The company recently acquired Morton’s The Steakhouse, which ended 2012 with sales of $265 million—a 4.5 percent drop from 2011. McCormick & Schmick’s, another banner brand in the Landry’s portfolio fell an even more alarming 9.2 percent from 2011, recording sales of $287 million last year vs. $316 million in the year prior. And the fun-loving, casual Rainforest Café also plummeted 6.5 percent, dropping to sales of $257 million.

On the flip side, two of the group’s chains performed admirably: Chart House revenues climbed a modest 1.6 percent in 2012 to $128 million and Saltgrass Steakhouse made a notable 4.2 percent leap to hit $197 million.

Landry’s also operates premium stand-alone concepts, including Denver’s Simms Steakhouse, Austin, Texas’ Willie G’s, and the Grotto in Houston, Las Vegas, and Atlantic City.

American Blue Ribbon Holdings

Brand reinvention: With O’Charley’s and Ninety Nine Restaurants in the strained casual-dining segment, American Blue Ribbon faces an uphill climb to extract quality, unit-level economics.

“The good news is that both concepts have the average unit volume to perform well,” Lombardi says. “But as with many restaurant groups, leadership will have to watch how much energy and attention they devote to smaller, regional concepts that can easily claim more resources than they should.”

That said, O’Charley’s recently announced renovations to the brand, including a new logo, new look in the restaurants, and a revamped menu. Mickey Mills, who took over as O’Charley’s president in February, says 40 to 50 locations will be remodeled this year.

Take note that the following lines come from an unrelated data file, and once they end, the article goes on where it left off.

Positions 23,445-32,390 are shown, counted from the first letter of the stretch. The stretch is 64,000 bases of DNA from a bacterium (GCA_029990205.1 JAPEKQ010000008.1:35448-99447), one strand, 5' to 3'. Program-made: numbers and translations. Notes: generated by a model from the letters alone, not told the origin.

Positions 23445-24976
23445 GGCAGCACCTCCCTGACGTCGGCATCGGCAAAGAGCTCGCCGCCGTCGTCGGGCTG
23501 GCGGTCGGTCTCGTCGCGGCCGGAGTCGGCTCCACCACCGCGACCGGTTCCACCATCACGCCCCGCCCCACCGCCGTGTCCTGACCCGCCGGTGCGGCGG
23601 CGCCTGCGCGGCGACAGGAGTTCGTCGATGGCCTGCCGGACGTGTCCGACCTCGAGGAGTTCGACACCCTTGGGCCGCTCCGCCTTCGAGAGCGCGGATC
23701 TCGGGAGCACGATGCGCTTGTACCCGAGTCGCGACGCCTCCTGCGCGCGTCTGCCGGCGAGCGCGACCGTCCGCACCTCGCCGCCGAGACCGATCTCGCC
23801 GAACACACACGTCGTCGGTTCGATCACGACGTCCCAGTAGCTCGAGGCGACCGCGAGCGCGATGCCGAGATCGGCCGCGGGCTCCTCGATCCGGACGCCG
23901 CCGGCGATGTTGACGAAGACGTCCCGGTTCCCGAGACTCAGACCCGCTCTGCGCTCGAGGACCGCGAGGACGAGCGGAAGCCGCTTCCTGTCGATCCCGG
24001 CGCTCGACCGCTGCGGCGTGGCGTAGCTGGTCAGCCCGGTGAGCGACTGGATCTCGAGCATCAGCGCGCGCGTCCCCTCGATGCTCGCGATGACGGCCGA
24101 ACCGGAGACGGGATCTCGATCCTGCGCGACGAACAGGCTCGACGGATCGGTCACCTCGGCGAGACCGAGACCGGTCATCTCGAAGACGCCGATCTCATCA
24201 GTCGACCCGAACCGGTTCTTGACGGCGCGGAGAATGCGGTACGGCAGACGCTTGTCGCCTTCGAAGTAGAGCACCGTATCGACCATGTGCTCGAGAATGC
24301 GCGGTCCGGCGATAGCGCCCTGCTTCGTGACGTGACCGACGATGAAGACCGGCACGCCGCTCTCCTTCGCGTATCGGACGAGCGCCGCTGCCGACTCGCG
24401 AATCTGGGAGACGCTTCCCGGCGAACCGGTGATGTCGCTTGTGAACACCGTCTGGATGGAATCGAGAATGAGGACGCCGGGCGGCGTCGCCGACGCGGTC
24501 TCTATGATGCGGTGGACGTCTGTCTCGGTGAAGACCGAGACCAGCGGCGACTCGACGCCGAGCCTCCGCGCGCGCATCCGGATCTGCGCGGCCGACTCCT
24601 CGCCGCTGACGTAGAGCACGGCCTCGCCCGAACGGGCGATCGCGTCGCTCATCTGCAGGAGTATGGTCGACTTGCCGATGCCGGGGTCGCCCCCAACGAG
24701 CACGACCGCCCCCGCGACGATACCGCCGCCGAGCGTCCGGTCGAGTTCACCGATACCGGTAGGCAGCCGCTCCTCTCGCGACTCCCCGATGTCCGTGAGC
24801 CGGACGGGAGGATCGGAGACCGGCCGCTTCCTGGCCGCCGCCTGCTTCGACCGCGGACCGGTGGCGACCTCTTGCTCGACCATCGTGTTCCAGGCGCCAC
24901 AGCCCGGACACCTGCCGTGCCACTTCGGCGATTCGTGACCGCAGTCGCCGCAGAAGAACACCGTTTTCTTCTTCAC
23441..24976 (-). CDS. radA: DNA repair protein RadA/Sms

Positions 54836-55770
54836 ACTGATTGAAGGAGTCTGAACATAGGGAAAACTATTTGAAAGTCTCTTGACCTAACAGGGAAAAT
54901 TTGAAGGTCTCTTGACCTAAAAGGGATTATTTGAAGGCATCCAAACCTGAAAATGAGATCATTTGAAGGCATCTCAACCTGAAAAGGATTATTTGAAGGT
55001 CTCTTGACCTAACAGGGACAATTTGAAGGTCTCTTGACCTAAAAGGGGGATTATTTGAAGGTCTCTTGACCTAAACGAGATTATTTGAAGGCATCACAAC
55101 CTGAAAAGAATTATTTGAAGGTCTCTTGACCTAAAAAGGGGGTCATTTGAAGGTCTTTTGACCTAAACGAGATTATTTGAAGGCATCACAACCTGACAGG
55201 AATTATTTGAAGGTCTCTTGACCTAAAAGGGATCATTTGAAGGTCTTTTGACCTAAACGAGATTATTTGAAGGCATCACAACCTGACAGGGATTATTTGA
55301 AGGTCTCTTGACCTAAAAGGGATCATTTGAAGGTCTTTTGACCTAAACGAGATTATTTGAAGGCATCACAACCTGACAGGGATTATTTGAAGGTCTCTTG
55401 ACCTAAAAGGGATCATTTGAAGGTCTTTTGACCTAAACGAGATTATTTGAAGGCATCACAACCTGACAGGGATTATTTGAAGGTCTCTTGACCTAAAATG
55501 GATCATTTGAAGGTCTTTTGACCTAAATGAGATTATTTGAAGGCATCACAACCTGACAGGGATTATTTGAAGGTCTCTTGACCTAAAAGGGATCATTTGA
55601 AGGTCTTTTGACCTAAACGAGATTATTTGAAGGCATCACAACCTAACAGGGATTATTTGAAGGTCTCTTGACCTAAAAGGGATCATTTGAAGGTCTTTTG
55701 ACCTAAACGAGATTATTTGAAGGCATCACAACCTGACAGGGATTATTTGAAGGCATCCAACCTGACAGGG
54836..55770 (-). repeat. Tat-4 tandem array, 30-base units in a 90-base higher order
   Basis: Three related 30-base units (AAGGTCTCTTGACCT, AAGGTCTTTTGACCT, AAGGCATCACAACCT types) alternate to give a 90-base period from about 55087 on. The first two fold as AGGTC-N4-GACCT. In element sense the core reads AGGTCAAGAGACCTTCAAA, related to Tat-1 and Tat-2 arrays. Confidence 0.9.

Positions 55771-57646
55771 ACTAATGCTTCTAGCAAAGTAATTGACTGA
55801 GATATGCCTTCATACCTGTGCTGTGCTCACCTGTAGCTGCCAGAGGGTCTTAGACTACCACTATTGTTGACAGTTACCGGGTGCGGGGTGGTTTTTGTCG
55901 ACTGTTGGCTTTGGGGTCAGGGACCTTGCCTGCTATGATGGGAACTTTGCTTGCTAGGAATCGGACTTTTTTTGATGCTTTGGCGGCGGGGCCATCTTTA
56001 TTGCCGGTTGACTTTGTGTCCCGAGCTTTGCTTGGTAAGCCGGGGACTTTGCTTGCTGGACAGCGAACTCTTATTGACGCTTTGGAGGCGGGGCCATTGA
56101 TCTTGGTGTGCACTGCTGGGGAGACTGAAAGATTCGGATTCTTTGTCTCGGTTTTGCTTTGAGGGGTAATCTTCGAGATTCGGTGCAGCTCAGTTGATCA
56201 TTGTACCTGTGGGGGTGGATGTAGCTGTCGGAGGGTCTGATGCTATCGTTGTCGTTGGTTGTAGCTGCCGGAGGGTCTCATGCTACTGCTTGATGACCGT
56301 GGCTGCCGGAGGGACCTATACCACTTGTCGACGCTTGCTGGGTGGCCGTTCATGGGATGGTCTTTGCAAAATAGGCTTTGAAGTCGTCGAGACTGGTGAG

Ruby Tuesday

A changing of the guard: With the retirement of longtime executive Sandy Beall, who created and built the Ruby Tuesday chain over four decades, former Darden CMO, J.J. Buettgen, takes the helm. His first bold move: The closure of Marlin & Ray’s, Wok Hay, and Truffles restaurants.

It’s a clear sign that the Ruby Tuesday’s core full-service brand will receive leadership’s primary attention, along with the company’s 2012 acquisition of the fast-casual concept, Lime Fresh Mexican Grill. In 2013, the company has said it will open eight to nine company-owned Lime Fresh units. Franchisees have announced plans to open one domestic Lime Fresh, and international franchisees have announced plans to open four to five new units, two of which will be Lime Fresh and the remainder will be the signature Ruby Tuesday brand.

Golden Gate Capital

Smart money: Another private-equity investor that’s partial to consumer brands in the retail and restaurant space, Golden Gate Capital lays claim to popular casual-dining concepts California Pizza Kitchen and On the Border. Both concepts date to the 1980s, and both are continuing to expand their presence throughout the U.S. as well as venturing into international markets.

Most recently, California Pizza Kitchen fortified its offering with the launch of a new beverage series that includes wine flights, new craft beer selections, and an innovative Diet Pepsi mixology program. Each progressive wine flight includes a sampling of three 3-oz. pours for $12 and guests can choose from a list of Whites, Reds, and Adventurous wines. The craft beer list was expanded to include Crispin Artisanal Cider, Newcastle Brown Ale, Arrogant Bastard Ale, and Rogue Brutal IPA—all served in 22-oz. bottles. The Diet Pepsi mixology program rounds out the bar scene with lower-calorie combinations for cocktails.